Sioux Falls Stockyards cattle sales to end |

Sioux Falls Stockyards cattle sales to end

Photo by Amanda NolzAfter 92 years of service, the Sioux Falls Stockyards is ending cattle sales and is up for sale

Sioux Falls, SD seemed like an ideal location for a livestock auction market facility. When three Denver businessmen decided to invest in a facility, they understood that the area was a highly productive livestock and feeding area, in addition to being close to John Morrell Packing Company. On September 13, 1917, the Sioux Falls Stockyards opened their doors. At the time, there were no railroads and the idea of modern trucks was unheard of. Most cattlemen drove their cattle to the shipping yards on foot. Soon, the Sioux Falls Stockyards was one of the largest livestock stockyards in the country.

The rich history of this once-thriving business has molded and changed over the years. With urbanization crowding the facility, the Sioux Falls Stockyards has recently hit a crossroads with city officials. June 24 and 25, 2009 will be the final days to sell fat cattle at the stockyards. While hog and sheep sales will continue at the facilities, the stockyards are up for sale. For Manager Paul Scott, it’s a sad situation to watch as countless individuals are impacted by this decision.

“With the ending of cattle sales at the Sioux Falls Stockyards, we are hoping to break even and keep the doors open for sales of sheep and hogs,” said Scott, who has worked at the facility for 33 years. “However, we are also hoping to see someone purchase this facility soon.”

Scott noted that this day has been coming for nearly four years, when city officials began placing water restrictions on the facility. After the stockyards were officially considered a Concentrated Animal Feeding Operation (CAFO), the city starting dealing with the facility’s water issues.

“We have been in negotiations with Sioux Falls over water issues ever since we became a CAFO,” said Scott. “Rainwater could no longer go into the storm sewer, which in turn gave us more water to go through the system. We tried to bargain for 250,000 gallons per year, but they have slowly raised our restrictions each year. We are now limited to 150,000 gallons per year. It only takes a half-inch of rain for us to be out of compliance.”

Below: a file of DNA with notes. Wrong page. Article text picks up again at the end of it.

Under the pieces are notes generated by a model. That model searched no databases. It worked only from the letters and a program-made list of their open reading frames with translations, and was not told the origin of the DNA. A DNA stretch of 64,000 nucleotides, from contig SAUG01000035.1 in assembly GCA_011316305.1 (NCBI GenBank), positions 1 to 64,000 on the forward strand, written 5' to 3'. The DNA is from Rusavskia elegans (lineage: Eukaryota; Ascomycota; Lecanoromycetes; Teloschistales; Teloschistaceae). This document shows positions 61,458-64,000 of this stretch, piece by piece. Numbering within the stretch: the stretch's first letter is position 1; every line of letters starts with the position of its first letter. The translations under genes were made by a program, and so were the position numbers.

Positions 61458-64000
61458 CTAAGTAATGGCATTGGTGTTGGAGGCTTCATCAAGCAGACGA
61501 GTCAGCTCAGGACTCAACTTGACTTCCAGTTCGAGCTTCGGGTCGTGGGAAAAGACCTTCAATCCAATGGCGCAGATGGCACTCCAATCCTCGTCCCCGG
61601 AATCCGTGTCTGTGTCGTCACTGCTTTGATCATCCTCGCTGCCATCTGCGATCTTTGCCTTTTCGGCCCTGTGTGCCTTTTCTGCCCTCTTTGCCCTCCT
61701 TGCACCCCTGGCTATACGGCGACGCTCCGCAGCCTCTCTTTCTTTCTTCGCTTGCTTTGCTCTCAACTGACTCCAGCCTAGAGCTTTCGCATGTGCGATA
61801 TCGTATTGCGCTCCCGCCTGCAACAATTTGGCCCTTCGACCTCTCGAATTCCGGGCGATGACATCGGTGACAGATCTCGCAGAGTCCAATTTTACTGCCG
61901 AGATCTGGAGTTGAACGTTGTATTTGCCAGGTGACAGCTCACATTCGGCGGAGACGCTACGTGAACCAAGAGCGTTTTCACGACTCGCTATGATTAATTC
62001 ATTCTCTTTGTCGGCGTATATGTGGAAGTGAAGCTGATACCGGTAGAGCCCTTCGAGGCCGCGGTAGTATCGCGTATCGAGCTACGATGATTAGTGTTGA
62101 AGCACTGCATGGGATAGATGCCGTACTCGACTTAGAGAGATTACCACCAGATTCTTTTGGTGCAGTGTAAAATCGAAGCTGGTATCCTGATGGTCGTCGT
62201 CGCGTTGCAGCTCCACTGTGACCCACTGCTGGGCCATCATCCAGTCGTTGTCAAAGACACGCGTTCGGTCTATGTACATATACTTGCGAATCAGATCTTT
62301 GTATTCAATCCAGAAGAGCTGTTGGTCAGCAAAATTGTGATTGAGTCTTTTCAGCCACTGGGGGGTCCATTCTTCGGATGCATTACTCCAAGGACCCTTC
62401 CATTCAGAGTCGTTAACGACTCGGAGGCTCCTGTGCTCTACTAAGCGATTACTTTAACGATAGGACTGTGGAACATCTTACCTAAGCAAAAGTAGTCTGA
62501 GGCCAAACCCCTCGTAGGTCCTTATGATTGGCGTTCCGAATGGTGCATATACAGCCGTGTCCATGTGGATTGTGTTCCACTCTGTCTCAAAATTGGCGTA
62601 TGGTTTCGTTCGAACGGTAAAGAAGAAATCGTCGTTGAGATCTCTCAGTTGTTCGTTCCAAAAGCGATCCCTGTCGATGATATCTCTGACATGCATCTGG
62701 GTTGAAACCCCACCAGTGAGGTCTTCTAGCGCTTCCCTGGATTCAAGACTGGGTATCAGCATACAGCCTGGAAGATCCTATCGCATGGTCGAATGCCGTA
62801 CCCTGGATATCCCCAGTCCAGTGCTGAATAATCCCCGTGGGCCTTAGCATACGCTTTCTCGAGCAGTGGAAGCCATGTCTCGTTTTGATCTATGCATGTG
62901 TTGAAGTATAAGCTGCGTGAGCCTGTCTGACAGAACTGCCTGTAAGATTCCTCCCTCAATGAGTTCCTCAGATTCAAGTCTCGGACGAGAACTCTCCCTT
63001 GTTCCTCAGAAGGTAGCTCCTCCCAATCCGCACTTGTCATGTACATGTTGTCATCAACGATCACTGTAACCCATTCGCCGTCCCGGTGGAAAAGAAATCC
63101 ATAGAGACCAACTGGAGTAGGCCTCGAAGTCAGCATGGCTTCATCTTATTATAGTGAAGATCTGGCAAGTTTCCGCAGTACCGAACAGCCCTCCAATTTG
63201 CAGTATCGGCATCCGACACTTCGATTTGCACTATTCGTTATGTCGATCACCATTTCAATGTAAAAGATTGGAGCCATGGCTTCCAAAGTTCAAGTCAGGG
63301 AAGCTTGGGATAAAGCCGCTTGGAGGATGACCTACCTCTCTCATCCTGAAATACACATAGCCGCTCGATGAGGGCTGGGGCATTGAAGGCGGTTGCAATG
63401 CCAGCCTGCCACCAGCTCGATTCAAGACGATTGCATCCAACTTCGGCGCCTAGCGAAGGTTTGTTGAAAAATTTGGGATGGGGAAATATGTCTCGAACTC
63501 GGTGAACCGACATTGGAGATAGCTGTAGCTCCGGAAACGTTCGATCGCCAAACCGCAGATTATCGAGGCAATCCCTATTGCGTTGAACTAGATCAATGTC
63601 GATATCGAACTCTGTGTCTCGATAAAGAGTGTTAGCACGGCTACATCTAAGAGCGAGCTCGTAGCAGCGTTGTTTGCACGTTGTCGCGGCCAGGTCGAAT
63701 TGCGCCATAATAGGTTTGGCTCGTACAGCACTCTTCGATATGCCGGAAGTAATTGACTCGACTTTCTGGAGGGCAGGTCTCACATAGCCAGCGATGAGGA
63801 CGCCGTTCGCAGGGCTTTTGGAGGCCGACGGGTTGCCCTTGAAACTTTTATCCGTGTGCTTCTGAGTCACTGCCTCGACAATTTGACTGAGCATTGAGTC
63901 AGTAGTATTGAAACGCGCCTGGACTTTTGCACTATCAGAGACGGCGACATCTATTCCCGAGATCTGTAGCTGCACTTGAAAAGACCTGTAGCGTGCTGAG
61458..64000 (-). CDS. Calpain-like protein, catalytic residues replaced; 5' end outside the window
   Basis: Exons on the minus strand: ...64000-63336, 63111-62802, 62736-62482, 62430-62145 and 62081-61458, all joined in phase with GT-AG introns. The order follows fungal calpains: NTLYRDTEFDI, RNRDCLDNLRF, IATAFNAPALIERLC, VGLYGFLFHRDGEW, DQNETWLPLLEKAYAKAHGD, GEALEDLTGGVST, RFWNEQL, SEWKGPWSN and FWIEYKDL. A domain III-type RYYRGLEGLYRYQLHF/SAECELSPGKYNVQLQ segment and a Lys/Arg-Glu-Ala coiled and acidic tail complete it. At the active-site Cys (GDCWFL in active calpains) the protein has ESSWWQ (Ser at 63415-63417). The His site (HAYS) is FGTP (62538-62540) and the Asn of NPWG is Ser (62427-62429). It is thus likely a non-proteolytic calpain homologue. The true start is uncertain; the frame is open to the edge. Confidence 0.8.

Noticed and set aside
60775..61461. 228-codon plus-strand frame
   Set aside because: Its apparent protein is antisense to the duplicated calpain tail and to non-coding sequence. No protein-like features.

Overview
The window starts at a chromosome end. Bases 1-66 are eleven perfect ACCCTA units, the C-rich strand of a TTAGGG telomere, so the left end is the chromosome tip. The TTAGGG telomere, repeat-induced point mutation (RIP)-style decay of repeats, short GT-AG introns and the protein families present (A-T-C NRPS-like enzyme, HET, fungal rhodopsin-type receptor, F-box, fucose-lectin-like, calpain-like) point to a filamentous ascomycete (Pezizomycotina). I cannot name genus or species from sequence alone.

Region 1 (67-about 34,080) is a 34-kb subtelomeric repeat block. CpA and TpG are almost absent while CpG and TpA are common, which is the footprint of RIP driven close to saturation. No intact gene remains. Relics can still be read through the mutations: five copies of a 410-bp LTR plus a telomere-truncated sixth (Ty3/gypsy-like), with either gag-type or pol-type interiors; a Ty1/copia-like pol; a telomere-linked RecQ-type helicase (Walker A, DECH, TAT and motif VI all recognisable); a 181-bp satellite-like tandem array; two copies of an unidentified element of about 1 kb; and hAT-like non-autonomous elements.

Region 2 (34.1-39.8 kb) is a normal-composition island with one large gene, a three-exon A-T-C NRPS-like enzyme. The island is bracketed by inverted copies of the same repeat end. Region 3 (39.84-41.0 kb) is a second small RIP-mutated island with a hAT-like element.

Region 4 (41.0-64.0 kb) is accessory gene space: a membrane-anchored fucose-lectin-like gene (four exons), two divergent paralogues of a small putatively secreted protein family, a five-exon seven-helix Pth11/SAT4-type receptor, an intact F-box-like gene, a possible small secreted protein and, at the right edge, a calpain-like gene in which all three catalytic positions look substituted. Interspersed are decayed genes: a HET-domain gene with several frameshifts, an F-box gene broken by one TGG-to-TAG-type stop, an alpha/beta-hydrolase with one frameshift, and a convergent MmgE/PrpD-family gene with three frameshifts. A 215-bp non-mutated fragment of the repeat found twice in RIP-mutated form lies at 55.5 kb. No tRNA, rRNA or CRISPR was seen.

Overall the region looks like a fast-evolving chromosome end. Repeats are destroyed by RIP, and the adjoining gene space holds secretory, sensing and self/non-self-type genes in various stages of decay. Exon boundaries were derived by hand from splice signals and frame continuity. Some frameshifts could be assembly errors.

Scott recognized that the facility has been out of compliance with the water regulations 12 times in the past four years. City officials also offered the facility the option of building a roof over the grounds, but as Scott mentioned, that would be a tough investment.

“One of the city officials recently said that we were in a unique situation where our facility is landlocked within the city, unlike other yards that are located in the country,” said Scott. “Well, when first built, this was the country. The city built around this livestock arena. We always felt that we were good neighbors to city, but it seems we are no longer wanted.”

Scott said that the closing of this facility would directly impact 25-40 jobs. However, once the doors are closed to cattle markets, a domino effect will occur and the buyers, truckers, commissioners, farmers and contractors will all be touched by this decision.

“It’s kind of uncertain where business will go next,” remarked Scott. “Some of the commission firms have indicated that they will probably direct their business towards Madison, SD or Pipestone, MN. It’s sad to see this happen. There are so many producers that have been utilizing this facility for years. In fact, we have one customer that has been bringing his cattle here for 62 years.”

While rumors have been spreading about the facility’s inability to pay county property taxes, Scott doesn’t see this as the issue behind the closing of this cattle facility. Scott noted that a decline in cattle numbers sold along with the stringent water restrictions have ultimately lead to the decision to sell this livestock arena.

“We are hoping someone will buy the stockyards and take it over in some capacity,” said Scott. “Who knows what will happen in the future? It’s an unfortunate situation, and I hate to see the doors close to cattle producers. I would like to thank all of the buyers, sellers and commissioners for their business. This has certainly been a great place to work.”


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